Mark Bowden, author of “Blackhawk Down” and a longtime student on interrogation methods says that “No one should be prosecuted for waterboarding Abu Zubaydah.” He notes that waterboarding certainly does not inflict pain – in that sense, it is not torture in the physical sense. Instead, it inflicts fear. Is there a valid distinction? He doesn’t quite say. But he adds:
People can be coerced into revealing important, truthful information. … prisoners have throughout recorded time. What works varies for every individual, but in most cases, what works is fear, fear of imprisonment, fear of discomfort, fear of pain, fear of bad things happening to you, fear of bad things happening to those close to you. Some years ago in Israel, in the course of investigating this subject exhaustively, I interviewed Michael Koubi, a master interrogator who has questioned literally thousands of prisoners in a long career with Shin Bet. He said that the prisoner who resisted noncoercive methods was rare, but in those hard cases, fear usually produced results. Fear works better than pain. … It is an ugly business, and it is rightly banned. The interrogators who waterboarded Zubaydah were breaking the law. They knew they were risking their careers and freedom. But if the result of the act itself was a healthy terrorist with a bad memory vs. a terror attack that might kill hundreds or even thousands of people, it is a good outcome. The decision to punish those responsible for producing it is an executive one. Prosecutors and judges are permitted to weigh the circumstances and consider intent.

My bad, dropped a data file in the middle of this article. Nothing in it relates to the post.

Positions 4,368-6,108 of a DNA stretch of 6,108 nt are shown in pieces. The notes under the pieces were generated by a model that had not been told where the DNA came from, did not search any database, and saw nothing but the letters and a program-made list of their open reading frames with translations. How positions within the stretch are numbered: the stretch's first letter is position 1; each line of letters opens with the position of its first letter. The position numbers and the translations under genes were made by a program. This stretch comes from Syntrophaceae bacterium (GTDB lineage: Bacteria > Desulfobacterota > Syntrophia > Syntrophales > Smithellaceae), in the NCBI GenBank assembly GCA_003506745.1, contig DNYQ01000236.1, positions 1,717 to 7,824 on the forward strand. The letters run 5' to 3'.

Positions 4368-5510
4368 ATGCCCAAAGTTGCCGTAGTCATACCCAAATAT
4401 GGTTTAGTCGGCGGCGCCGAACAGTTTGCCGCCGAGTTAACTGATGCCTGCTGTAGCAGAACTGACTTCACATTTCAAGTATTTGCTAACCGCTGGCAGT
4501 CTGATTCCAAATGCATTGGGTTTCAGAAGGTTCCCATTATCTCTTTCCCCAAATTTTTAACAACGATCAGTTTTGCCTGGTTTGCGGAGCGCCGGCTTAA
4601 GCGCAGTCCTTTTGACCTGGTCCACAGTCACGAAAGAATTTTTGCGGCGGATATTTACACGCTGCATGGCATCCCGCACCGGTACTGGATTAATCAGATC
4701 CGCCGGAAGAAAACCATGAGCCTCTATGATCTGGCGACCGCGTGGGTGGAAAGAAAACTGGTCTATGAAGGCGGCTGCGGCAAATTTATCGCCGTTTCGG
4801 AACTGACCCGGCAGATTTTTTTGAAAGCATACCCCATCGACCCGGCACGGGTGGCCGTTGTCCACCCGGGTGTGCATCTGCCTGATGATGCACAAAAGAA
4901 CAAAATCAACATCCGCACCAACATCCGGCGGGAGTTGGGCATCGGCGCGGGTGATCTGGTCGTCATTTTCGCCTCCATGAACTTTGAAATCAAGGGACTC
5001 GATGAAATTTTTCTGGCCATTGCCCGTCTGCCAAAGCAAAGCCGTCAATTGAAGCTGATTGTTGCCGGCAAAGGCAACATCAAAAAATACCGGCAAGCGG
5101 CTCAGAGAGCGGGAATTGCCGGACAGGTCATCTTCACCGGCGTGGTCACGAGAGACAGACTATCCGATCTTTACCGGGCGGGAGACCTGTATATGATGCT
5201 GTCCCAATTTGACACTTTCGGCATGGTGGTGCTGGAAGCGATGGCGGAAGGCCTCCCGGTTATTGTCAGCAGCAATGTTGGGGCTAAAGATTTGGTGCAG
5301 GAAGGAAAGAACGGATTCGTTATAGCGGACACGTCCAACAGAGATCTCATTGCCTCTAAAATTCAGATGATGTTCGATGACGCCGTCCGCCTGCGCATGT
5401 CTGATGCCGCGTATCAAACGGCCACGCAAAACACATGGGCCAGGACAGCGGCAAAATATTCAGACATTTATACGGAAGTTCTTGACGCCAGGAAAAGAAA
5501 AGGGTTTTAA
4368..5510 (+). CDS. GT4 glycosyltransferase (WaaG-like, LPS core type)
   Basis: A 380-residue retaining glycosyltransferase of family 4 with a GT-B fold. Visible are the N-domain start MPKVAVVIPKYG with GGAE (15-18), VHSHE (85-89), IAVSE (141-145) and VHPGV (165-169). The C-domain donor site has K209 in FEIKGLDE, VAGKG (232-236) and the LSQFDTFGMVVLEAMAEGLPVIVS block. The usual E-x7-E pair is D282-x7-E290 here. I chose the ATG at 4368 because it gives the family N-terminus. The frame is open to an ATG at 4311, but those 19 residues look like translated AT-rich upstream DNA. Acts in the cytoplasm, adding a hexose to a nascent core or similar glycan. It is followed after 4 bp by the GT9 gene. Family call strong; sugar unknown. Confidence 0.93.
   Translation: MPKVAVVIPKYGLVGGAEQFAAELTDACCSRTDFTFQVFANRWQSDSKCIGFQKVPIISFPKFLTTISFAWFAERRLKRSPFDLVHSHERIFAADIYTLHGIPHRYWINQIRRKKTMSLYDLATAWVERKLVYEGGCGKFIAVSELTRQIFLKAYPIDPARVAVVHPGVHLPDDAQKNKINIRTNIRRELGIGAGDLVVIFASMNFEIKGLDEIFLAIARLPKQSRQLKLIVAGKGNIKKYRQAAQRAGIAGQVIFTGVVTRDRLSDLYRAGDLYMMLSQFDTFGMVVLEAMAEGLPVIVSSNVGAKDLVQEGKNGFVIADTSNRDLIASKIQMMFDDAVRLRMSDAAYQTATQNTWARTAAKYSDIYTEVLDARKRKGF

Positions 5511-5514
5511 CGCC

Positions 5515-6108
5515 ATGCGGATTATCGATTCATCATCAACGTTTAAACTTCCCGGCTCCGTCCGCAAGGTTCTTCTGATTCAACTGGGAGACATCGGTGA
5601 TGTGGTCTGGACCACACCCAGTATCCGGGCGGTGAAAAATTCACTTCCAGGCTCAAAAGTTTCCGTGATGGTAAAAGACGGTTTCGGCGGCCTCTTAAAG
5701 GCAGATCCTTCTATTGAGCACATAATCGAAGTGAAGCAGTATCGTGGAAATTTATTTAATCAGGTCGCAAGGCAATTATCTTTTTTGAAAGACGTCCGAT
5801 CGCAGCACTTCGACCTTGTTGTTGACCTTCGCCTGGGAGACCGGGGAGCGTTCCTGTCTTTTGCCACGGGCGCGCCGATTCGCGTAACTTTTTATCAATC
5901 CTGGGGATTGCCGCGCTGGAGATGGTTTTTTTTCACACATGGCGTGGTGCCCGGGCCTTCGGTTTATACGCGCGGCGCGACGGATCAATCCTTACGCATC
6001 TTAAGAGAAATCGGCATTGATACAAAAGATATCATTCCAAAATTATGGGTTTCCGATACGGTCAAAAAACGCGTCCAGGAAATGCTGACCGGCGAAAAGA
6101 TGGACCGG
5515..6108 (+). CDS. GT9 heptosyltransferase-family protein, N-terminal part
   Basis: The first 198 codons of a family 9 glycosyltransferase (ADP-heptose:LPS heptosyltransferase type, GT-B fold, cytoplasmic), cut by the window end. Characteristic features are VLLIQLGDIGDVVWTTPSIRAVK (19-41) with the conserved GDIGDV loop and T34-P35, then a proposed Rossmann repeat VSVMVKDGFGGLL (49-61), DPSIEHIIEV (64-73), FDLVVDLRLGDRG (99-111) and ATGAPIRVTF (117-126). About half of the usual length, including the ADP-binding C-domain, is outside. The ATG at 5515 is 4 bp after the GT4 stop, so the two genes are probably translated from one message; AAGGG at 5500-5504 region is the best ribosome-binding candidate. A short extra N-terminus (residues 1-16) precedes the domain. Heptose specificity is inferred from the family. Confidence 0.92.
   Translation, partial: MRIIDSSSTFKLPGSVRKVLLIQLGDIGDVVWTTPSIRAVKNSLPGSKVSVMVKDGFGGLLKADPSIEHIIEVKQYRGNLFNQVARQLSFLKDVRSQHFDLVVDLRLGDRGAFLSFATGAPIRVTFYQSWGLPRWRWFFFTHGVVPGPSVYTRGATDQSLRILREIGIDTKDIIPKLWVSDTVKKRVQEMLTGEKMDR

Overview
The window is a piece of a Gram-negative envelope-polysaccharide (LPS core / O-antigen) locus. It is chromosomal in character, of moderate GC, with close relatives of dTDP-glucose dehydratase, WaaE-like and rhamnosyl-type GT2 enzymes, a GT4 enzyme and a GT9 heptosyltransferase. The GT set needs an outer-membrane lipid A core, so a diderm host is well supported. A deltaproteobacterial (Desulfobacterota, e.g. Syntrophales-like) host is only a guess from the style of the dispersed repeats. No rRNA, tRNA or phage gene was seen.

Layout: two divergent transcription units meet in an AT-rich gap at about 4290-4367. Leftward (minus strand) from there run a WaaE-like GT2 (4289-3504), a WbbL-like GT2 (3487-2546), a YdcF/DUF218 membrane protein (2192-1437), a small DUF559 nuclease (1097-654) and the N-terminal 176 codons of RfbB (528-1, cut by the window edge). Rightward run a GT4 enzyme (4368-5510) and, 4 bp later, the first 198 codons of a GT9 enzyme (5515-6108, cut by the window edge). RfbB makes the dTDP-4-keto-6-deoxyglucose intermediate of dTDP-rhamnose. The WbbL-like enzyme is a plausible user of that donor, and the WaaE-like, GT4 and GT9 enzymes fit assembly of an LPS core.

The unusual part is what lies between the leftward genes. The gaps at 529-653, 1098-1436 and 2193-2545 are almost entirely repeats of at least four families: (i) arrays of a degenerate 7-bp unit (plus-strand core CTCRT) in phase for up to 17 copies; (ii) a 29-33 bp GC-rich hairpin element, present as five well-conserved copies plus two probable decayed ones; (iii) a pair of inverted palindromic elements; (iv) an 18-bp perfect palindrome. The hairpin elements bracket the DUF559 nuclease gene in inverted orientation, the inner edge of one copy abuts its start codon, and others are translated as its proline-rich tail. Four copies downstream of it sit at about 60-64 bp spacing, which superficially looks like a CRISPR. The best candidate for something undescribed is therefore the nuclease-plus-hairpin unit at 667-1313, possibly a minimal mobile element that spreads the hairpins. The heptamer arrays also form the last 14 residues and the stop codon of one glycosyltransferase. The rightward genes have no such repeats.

Which is why I say that waterboarding Zubaydah may have been illegal, but it wasn't wrong.
Bowden’s look at “what was allegedly done to Zubaydah, and why” is here.